[First post in this novel: Dedication]

Clorice had the distinct honor of being served personally by the head bartender Bishoy, with whom she had shared past adventures in archaeo-espionage. Bishoy, a Coptic-Christian bartender, oversaw his world from behind the half-circle mahogany bar which had been burnished by a century of those in need of a bit of liquid and other types of comfort. Bishoy never missed a thing that went on in his domain, and was always a great source of information and hard to obtain items.

Bishoy spoke impeccable English with a slight New York Queens accent, a result of his parents sending him and his siblings to stay with relatives in New York for school vacations during the tumultuous Nasser years. The Nasser years had ushered in the ever increasing obstacles, discriminatory and restrictive government policies, hate crimes and physical violence against the 1900 year old Coptic-Christian community in Egypt. The growth of both Arab nationalism and increasing Islamic militancy in Egypt heralded the beginning of a significant Coptic diaspora from their homeland or in many cases politically convenient conversions to Islam.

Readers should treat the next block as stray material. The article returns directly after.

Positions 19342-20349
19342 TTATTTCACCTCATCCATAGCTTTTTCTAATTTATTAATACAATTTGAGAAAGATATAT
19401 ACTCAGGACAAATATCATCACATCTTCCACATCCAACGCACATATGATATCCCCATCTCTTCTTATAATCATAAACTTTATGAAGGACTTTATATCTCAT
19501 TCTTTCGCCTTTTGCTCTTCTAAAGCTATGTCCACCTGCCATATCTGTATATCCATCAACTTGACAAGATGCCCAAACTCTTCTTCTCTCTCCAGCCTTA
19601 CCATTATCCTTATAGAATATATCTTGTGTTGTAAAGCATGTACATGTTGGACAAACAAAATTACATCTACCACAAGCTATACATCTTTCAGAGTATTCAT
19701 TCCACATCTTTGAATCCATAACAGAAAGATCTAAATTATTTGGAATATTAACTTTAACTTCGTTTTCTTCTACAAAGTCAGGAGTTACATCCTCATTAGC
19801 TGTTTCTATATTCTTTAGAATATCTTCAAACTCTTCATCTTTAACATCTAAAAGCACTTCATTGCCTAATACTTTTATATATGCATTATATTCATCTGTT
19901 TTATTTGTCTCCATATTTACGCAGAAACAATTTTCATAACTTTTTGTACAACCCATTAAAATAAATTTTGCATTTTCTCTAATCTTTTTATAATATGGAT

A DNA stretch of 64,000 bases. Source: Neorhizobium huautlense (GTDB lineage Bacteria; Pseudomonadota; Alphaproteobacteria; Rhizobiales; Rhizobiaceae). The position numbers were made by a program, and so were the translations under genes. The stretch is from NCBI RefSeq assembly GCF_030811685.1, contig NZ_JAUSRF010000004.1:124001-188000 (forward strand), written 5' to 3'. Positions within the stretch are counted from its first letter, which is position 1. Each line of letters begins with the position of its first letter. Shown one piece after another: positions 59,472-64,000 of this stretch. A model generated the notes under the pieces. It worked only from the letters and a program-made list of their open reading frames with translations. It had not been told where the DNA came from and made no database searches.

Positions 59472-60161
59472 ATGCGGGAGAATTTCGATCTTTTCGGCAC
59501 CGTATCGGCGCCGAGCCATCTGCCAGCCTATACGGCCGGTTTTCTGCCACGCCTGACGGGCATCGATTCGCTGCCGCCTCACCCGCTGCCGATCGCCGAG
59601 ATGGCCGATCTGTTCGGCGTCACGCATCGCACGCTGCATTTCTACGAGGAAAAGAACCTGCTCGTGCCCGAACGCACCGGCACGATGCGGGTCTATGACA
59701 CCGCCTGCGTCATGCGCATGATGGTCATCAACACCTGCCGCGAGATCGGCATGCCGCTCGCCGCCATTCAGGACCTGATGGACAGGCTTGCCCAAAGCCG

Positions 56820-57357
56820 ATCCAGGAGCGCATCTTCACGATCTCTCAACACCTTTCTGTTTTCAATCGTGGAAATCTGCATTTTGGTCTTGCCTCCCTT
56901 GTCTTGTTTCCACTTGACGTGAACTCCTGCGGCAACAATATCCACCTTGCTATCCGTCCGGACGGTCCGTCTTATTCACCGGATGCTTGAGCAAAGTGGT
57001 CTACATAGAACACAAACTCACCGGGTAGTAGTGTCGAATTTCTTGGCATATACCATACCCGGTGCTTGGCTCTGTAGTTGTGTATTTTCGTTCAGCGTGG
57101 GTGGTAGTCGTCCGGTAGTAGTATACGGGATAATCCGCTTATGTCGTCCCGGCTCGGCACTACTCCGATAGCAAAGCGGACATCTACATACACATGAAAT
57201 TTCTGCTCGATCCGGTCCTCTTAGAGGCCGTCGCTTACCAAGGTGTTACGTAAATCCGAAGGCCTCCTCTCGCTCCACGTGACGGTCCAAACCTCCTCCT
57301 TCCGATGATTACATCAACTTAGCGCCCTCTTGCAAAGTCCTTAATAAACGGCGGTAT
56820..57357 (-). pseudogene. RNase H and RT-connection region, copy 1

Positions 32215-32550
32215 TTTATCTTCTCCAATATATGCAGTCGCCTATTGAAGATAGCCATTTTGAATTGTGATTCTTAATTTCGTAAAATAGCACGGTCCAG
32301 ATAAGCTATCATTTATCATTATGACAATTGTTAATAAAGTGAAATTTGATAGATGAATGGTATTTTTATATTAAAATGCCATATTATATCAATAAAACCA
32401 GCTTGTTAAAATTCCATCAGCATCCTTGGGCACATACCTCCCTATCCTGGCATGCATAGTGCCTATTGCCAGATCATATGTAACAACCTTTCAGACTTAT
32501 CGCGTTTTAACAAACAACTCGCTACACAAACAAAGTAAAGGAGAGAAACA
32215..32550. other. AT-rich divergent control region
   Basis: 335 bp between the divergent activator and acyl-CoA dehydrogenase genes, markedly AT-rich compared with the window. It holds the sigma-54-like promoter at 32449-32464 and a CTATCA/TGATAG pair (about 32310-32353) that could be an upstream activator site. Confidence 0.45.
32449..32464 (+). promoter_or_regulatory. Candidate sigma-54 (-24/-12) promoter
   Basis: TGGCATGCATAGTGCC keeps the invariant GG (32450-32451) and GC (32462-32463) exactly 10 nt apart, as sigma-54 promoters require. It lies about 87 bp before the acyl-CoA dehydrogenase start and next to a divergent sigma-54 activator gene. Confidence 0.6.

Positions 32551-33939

On the other hand, it was ironic that the Coptic Christian community, who had sided with the Muslims in helping expel Egypt’s ancient Jewish population in the mid-20th century, were now reaping the same rewards for their societal contributions as their victims by being themselves victimized by the Muslim majority.

Bishoy had once told Clorice that the only reason he did not leave Egypt was that despite the growing state-supported and tolerated persecution of his people, he still loved his country – the land of his ancestors. In fact, the Copts were the true descendants of the ancient Egyptians – the muslim conquest of Egypt being relatively recent, in the 7th century. Furthermore, as Bishoy and his wife Marina had been unable to have children, though of course they would have dearly loved to, they did not have to worry about the next generation. Each time Clorice came back to Egypt, the intolerance for non-Muslim Egyptians appeared to her to have increased. Clorice based this impression on her personal observations that since she first visited Egypt with her family as a young teenager, more women were wearing head scarves (though some would argue it was a fashion rather than a religious statement… fear has many faces), and she received more unwelcome catcalls and other verbal assaults when she went out alone. Bishoy’s observations had challenged and continued to change the way she saw this country that she too loved.

[Next post int his novel: Chapter 1:IV]


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